Moderna’s Case for a COVID-19 Booster Shot: Its Vaccine Protection…


For a long time, studies from COVID-19 vaccine producers and public health regulators have suggested that the vaccinations’ protection diminishes over time.

Researchers from Moderna, which makes one of the two mRNA COVID-19 vaccines (the other is from Pfizer-BioNTech), report that people who were vaccinated within the last eight months had 36 percent fewer breakthrough infections than those who were vaccinated a year ago in a new study published on Sept. 15 to a preprint server—the study has not yet been peer-reviewed.

This shows that vaccination-induced immunity is at its peak shortly after people receive their prescribed two vaccine doses, and then begins to decline. The US Food and Drug Administration granted the Moderna vaccine emergency use authorisation (EUA) in December 2020; the FDA is presently considering the company’s request for full approval of the shot.

More than 14,000 people were randomly assigned to receive either two doses of the Moderna vaccine or two doses of placebo from July to October 2020, and more than 11,000 people were originally assigned to receive placebo doses from December 2020 to March 2021 and then chose to receive two doses of the Moderna vaccine after the EUA was granted.

88 people tested positive for COVID-19 in the latter group, which finished its two-dose regimen roughly eight months ago, compared to 162 people who had breakthrough cases in the earlier vaccinated group. This suggests that persons who were recently inoculated had a 36 percent lower chance of getting a breakthrough infection than those who were immunized a year earlier. (Only 19 of the 250 cases of breakthrough were serious.)

The findings, according to Moderna, indicate that protection diminishes over time, which is why the company applied to the FDA for approval of a booster dose to provide improved protection against COVID-19.

Moderna’s scientists published the results of another trial on Sept. 15 in the journal Nature Medicine, analyzing the efficacy of four different types of booster methods to support their case for an additional dose. In a short study of 79 participants, some received a third dosage of the same two-dose vaccine they already had, while others received a dose of a vaccine produced specifically for the Beta variation, a lesser dose of this Beta variant vaccine, and a combination of the original and Beta variant doses.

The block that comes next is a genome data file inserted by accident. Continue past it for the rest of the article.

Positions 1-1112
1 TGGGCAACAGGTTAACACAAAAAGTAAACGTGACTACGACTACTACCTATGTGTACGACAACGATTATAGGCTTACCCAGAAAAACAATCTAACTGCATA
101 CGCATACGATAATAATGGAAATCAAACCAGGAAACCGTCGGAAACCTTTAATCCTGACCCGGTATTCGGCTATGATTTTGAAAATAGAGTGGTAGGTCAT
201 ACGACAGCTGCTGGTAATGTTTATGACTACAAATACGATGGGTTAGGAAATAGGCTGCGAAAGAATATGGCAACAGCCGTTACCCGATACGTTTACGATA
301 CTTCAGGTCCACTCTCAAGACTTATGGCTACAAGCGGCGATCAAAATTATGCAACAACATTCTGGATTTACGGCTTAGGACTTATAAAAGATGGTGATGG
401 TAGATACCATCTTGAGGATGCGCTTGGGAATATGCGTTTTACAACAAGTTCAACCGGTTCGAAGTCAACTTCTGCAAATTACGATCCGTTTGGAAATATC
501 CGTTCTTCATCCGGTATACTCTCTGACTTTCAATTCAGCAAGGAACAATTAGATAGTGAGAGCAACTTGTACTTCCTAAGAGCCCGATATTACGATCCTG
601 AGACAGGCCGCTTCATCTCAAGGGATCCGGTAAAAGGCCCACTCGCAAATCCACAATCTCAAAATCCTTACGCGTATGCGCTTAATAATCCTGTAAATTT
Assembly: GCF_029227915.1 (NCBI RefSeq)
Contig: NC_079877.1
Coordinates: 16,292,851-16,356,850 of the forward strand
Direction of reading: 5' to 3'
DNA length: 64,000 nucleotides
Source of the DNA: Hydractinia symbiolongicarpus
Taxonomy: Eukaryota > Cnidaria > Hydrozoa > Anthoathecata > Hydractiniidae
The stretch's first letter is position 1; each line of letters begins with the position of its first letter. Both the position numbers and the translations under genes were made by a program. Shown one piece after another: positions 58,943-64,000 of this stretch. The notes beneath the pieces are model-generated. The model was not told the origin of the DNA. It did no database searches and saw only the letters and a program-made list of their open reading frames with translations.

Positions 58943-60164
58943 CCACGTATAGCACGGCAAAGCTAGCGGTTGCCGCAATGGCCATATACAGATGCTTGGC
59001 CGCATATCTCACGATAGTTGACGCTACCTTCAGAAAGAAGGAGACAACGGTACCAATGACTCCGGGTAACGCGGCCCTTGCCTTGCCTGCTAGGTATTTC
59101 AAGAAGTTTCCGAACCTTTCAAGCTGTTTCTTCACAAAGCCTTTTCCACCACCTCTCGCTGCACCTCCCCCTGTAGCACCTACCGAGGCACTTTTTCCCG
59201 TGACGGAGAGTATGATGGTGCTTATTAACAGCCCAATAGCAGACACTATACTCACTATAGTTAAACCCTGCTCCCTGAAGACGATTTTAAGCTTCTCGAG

The findings showed that six months after participants were fully vaccinated with two doses, levels of antibodies that can neutralize the original SARS-CoV-2 reduced by roughly six to seven times. However, boosting with an additional dose of each of the four vaccines studied resulted in higher antibody levels about a month later. The combo dose was the most successful, boosting antibody levels by 46-fold against 16.7-fold with a third dose of current vaccine, 11.3-fold with the Beta-specific booster, and 9.2-fold with the lower dose Beta-specific booster.

Even against variations like Beta, Gamma, and Delta, these antibody levels reached or exceeded—in some cases by as much as 4.4 times—those produced in the first month after two doses of the vaccine, according to the researchers. This shows that the immune system remembers SARS-CoV-2, and that the booster can strengthen and speed up the immune response to build on the virus’s original protection and even fight versions that have mutated from the original type.